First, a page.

Category: Uncategorized

How is Design Impacting your User Experience?

Juice Dispenser

I have been fortunate to have worked closely with graphic designers during the course of my Digital Marketing career. I am primarily a data-driven performance oriented marketer, but I do have a keen interest in art and design. I might not be able to draw to save my life, but I can appreciate aesthetics and good design.

But this post is not about web design or UX Design. It is, unfortunately, a bit of a rant triggered by a few observations of items that I use daily.

The first exhibit I would like to present is the image above. I am sure you will agree that it’s a very aesthetically pleasing design. I was observing people consuming juice from this dispenser at my co-working place. I guess it must be very obvious what the design flaw is about this dispenser. Yes, the tap is placed not at the very bottom, but a few centimetres above. And, as you might have guessed, it means that a good amount of juice at the bottom of the dispenser cannot be extracted easily. Surely, the better design would have been to move the tap closer to the bottom. Yes, it might not be as aesthetically pleasing as the current design, but, surely, far more practical and useful?

Mobile Phone

The second exhibit is my mobile phone. Without revealing the brand, it is a standard design for a smartphone with a relatively large screen. No physical buttons anywhere on the front, but it has a power button on the right towards the top and volume levers across this on the left. These are both fairly well designed ergonomically. Except for one irritating flaw. If I am holding the phone with both hands, as one does fairly regularly, then I have discovered that there is no way I can switch off the display without pressing the volume lever on the opposite side. And pressing both these switches simultaneously triggers the screenshot capture. I have lost count of the screenshots I have taken when I meant to switch off the display. Again, I am sure there must be a way I can programme it such that pressing the two switches together does not trigger a screenshot capture. But it is too much effort to research and act on. So I just grumble whenever this happens, delete the image and move on.


The third exhibit is another device that I use almost daily – my laptop. And the irritating piece of design is very similar to my mobile phone. The power charging socket of the laptop is on the right, at the very top of the keyboard close to the screen hinge. And on the left hand side of the keyboard, towards the middle is the power button. Every time I use my left hand to firmly hold the laptop as I insert the charging socket using my right hand, my fingers on the left hand brush against the power button, putting the laptop to sleep. Which means that I have to remember to pay close attention when I am doing a mundane activity such as connecting the power charger to my laptop. Something that I will be happy to do without really thinking about it.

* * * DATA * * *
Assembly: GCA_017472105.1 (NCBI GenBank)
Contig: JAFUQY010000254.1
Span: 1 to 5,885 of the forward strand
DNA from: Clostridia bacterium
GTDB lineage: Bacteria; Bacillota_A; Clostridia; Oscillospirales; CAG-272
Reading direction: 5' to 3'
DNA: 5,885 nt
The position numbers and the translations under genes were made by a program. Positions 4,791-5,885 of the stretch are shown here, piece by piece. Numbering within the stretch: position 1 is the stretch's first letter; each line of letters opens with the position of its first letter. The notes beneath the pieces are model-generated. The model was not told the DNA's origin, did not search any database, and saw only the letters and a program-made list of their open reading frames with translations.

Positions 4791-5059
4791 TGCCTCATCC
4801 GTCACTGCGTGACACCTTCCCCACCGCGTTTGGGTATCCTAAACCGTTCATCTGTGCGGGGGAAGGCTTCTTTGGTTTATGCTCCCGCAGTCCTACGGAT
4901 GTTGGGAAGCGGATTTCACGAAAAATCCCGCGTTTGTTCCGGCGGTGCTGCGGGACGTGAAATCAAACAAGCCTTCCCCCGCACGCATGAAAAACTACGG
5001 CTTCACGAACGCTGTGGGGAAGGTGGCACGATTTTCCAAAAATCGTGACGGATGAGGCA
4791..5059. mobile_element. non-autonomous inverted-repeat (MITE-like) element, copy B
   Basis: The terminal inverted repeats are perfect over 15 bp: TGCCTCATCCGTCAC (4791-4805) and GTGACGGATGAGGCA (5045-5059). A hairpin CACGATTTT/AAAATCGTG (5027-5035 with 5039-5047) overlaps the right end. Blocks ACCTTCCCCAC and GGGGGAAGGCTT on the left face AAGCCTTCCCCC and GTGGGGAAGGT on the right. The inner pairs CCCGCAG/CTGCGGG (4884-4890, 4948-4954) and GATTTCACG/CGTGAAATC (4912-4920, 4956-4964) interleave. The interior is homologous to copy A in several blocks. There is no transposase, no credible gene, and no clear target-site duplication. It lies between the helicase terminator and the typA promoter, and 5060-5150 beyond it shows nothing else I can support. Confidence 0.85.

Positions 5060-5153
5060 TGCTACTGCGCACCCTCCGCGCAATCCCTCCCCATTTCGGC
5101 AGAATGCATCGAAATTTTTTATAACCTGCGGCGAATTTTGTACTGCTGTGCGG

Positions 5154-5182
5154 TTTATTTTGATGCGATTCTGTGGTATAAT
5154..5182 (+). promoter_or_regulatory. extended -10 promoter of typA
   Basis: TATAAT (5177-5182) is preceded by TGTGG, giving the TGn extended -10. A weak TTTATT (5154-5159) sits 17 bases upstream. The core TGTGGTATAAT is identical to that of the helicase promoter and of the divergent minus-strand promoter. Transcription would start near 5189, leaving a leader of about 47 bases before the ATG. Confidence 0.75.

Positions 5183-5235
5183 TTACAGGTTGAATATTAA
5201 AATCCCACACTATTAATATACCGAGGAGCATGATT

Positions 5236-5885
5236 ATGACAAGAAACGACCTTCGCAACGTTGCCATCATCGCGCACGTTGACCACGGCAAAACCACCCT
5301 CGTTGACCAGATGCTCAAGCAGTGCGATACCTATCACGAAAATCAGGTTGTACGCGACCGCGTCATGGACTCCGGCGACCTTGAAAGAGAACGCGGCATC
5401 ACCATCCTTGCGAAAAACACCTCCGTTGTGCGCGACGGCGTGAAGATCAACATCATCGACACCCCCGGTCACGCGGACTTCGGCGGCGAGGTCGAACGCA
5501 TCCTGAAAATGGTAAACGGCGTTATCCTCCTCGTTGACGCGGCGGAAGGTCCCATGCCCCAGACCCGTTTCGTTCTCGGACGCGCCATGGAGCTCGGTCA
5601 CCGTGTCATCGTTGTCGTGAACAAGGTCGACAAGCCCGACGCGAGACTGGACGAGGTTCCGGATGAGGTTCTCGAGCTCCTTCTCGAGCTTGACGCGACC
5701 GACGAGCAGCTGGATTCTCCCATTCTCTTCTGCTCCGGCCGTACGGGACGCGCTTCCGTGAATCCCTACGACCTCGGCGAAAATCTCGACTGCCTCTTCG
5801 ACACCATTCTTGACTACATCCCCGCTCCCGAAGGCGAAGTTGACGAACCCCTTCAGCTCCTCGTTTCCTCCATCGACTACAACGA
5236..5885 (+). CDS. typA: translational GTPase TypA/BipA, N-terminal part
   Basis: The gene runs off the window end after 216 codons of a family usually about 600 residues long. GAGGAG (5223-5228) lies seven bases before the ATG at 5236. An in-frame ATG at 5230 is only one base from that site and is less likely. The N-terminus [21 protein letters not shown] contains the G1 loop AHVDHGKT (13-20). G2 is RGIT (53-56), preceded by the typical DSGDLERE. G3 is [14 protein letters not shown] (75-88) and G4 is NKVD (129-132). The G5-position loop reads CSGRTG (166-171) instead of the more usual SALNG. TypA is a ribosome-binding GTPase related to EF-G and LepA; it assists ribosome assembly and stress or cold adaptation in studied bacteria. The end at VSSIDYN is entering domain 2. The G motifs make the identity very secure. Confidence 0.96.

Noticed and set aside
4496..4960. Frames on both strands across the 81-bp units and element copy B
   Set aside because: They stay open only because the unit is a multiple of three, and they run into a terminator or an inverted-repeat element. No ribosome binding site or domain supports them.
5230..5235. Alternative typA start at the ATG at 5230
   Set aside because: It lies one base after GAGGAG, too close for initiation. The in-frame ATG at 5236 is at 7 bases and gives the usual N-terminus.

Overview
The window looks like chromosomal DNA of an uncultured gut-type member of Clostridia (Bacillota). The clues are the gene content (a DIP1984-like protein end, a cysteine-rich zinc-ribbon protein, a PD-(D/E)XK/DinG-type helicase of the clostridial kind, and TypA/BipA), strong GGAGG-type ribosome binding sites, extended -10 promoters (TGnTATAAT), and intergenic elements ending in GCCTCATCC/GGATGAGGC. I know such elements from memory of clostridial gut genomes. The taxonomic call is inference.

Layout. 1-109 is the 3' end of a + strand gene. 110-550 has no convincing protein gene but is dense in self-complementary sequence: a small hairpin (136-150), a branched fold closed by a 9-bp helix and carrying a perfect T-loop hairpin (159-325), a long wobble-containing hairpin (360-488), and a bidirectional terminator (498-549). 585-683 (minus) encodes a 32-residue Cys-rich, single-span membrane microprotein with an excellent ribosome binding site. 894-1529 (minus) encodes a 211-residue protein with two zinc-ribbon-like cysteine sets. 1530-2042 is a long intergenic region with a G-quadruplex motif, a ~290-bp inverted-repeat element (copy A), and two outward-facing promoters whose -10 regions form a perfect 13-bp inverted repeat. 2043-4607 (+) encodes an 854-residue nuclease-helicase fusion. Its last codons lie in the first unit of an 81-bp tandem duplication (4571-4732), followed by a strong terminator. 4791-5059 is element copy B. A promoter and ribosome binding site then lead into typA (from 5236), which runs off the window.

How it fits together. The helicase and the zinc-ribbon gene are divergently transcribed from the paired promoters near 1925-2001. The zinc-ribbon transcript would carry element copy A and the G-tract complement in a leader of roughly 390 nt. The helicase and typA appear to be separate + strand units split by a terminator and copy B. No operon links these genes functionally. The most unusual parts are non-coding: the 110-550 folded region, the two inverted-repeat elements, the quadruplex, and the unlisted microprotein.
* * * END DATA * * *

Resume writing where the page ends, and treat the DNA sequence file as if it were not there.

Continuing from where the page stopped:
For sure, these are not critical flaws affecting the usability of the products (except the first one). But when one is a regular user of these products, these flaws can prove to be a cause of irritation. I might not change these products due to this flaw, but I will definitely consider other brands when I am purchasing my next phone or laptop.

This leads me to wonder – why is it that such large and leading brands have such basic design flaws? Is it that they are not aware of the existence of these flaws? I am sure they must be doing User Experience Testing as part of the Product Design process. Is it that they have not tested for these use cases? Or is it that they are aware of it but decide to let it slide as there is no simple solution for it? Irrespective of the real reason, it feels like they could probably do with being more ‘customer obsessed‘.


Monday morning reads

A few interesting articles I came across this Monday morning:

  1. How to Use Occam’s Razor Without Getting Cut – I had only heard of the term ‘Occam’s Razor’ so far in the context of the popular blog on Digital Marketing and Analytics by Avinash Kaushik (by the way, if there is one blog on Digital Marketing and Analytics that you should follow, it is Avinash’s). This article helped me understand the true meaning behind this term. And it is a very interesting theory.
  2. What the success of rock climbing tells us about economic growth – My daughter is learning rock climbing and I must admit that this is one of the reasons I read through this article. Very interesting thoughts on what this sport tells us about our potential for future economic growth.
  3. USAID, Monsanto and the real reason behind Delhi’s horrific smoke season – The terrible air pollution in Delhi is all over the news (and social media). This article tells us the sad story of how ‘Big Food’ and ‘greedy MNCs’ in collusion with politicians are contributing to this ecological and health disaster.

Enjoy the rest of your week!

The Northeast Monsoon (or Longing for the Sun)

Rainy days

People who know me well know about my indifferent attitude to rain. I believe this is in no small part due to having grown up in Mumbai. The tribulations of going to school (and later, office) in a torrential downpour, leading to spending the day in wet clothes and shoes have possibly scarred me for life! Of late, though, I have gone from a dislike of rains to indifference. What else could explain the fact that I spent 5 years in UK and Ireland and actually enjoyed it (including the notorious weather)!

The reason for this post today is to rant a bit about the weather in Bangalore over the past few months. The rainy season in Bangalore typically starts in May, with the onset of pre-monsoon rains (they are definitely more than showers). It then continues through the normal monsoon period, though being in the rain shadow zone of the Western Ghats, it does not see the torrential rains of the West Coast. However, unlike in most parts of India, the rains do not stop in late September, early October, but continues intermittently well into winter. This is the effect of the second rainy weather system in India, the Northeast Monsoon.